Show Me the Way to Go Home

Car navigation systems are bound for the U.S., promising to end all those fights over whether to ask for directions.

By Benjamin Fulford | 1999/11/01 | 566 words, 0 images

THE LATEST CAR NAVIGATION systems on sale now in Japan won't actually drive you home, but they're getting close. They already make pretty good backseat drivers. Just tell them where you want to go, and a map--detailed right down to the right house--appears to show where you are, your destination and the best route.

The maps, on LCDscreens, will even switch to a 3-D format and show as well as tell you ("take the next left, please") such things as where to turn to get out of the parking lot.

These navigational computers--maptops?--are big in Japan, where 1.5 million units will be sold this year at prices of $1,000 to $3,000. But the U.S. market has been nonexistent thus far, with annual sales of only about 100,000 units.

That may be about to change: New systems headed for U.S. shores have Web-ready features that could catch on with some gadget-loving drivers. Using a cellular linkup, they can access information such as where the nearest Italian restaurant or ATM is and also display a picture of it. Future versions will even make reservations.

The voice recognition works more than 90% of the time, say such maptop makers as Alpine and Matsushita. The newest models displayed at Japan's big electronics show last month all correctly understood this scribe's home address and displayed the exact location of his house. Yikes! They even showed where traffic jams clogged the way home, albeit so far the devices can "hear" only addresses and a few simple instructions.

Entry-level systems consist of a CD-ROM-based map, a screen and a receiver for the GPS (global positioning satellite) system. Pricier versions use more detailed, DVD-based maps and voice recognition and offer Internet access.

Alpine Electronics sold the first navigators in America in 1997. It expects North America to become the world's largest market in five or six years, says Steven Crawford, head of international marketing. He projects sales of 600,000 navigators in the U.S. and Canada in 2001, and sales of 2.7 million a year by 2005. "Most people think they don't need one, but when they experience the ease of it, they won't be able to live without one," he says.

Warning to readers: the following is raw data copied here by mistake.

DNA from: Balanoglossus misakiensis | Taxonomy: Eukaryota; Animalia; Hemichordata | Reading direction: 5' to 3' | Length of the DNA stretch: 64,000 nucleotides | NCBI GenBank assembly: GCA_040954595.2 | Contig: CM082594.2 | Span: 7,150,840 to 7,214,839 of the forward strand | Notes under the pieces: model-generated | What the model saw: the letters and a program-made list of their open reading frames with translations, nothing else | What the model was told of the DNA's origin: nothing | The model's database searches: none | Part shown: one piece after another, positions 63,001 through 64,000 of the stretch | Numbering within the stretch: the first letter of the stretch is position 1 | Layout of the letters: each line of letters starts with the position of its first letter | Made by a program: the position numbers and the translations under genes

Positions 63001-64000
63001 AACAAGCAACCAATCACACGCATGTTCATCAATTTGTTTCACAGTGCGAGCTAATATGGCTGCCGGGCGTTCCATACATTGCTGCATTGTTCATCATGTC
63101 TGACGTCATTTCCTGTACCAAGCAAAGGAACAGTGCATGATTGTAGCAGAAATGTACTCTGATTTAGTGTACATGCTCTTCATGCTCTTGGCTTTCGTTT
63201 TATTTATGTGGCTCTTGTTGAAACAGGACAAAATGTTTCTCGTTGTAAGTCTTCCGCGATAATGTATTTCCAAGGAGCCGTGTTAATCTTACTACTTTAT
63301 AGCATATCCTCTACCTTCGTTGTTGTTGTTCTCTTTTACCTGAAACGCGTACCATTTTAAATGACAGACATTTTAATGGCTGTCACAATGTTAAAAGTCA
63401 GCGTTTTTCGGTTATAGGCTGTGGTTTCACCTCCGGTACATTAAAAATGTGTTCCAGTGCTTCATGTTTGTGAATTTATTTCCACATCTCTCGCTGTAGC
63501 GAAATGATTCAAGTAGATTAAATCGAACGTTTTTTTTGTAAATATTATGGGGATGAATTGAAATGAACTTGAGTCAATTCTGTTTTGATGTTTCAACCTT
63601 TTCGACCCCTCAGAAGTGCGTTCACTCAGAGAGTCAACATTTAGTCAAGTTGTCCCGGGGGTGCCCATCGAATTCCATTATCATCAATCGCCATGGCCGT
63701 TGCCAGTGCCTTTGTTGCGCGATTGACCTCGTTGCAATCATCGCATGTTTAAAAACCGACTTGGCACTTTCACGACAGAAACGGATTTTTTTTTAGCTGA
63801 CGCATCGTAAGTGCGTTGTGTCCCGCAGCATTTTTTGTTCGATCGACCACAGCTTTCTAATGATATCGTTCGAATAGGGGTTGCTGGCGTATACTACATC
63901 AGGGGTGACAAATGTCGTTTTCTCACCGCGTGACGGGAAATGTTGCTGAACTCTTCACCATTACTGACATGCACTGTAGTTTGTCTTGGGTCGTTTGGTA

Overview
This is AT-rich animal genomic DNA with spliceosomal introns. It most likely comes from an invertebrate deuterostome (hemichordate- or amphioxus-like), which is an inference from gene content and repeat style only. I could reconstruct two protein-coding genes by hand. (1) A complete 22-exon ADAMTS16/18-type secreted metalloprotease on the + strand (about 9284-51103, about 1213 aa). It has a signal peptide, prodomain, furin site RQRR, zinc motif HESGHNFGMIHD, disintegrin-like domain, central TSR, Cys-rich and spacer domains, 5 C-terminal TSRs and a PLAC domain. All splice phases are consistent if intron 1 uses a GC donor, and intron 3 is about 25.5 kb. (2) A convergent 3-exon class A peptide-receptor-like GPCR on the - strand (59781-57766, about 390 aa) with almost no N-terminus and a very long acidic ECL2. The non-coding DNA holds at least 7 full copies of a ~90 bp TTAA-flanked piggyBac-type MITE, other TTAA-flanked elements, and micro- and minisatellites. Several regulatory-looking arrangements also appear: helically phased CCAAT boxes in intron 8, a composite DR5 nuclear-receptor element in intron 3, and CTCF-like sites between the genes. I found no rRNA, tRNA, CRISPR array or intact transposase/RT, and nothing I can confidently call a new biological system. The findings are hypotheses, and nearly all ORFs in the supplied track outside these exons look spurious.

Pioneer Electronics has also decided to take the plunge by year-end with a $2,000 model. Matsushita's Panasonic brand is still testing and developing maps in preparation for its U.S. venture, officials say.

That will take some doing. Japan was a natural market because its roadways are extremely convoluted and prone to traffic jams. In the U.S., drivers can usually speed down the highway. In Japan, many people use their navigators as TV sets or DVD players as they wait in traffic. Laws will likely prevent that in the U.S., but, in a pinch, the screen can be moved to the backseat and used to tranquilize the kids.

Alpine is working on features with the U.S. market in mind. One is a secret alarm button that calls the cops when you're being carjacked, giving them your exact location. If real-time road conditions become available, as in Japan, these backseat drivers will also warn you of accidents ahead and suggest alternate routes. And they can call the nearest AAA tow truck if you have a flat tire in the middle of Arizona. But despite their hefty price tag, current versions won't change the tire for you.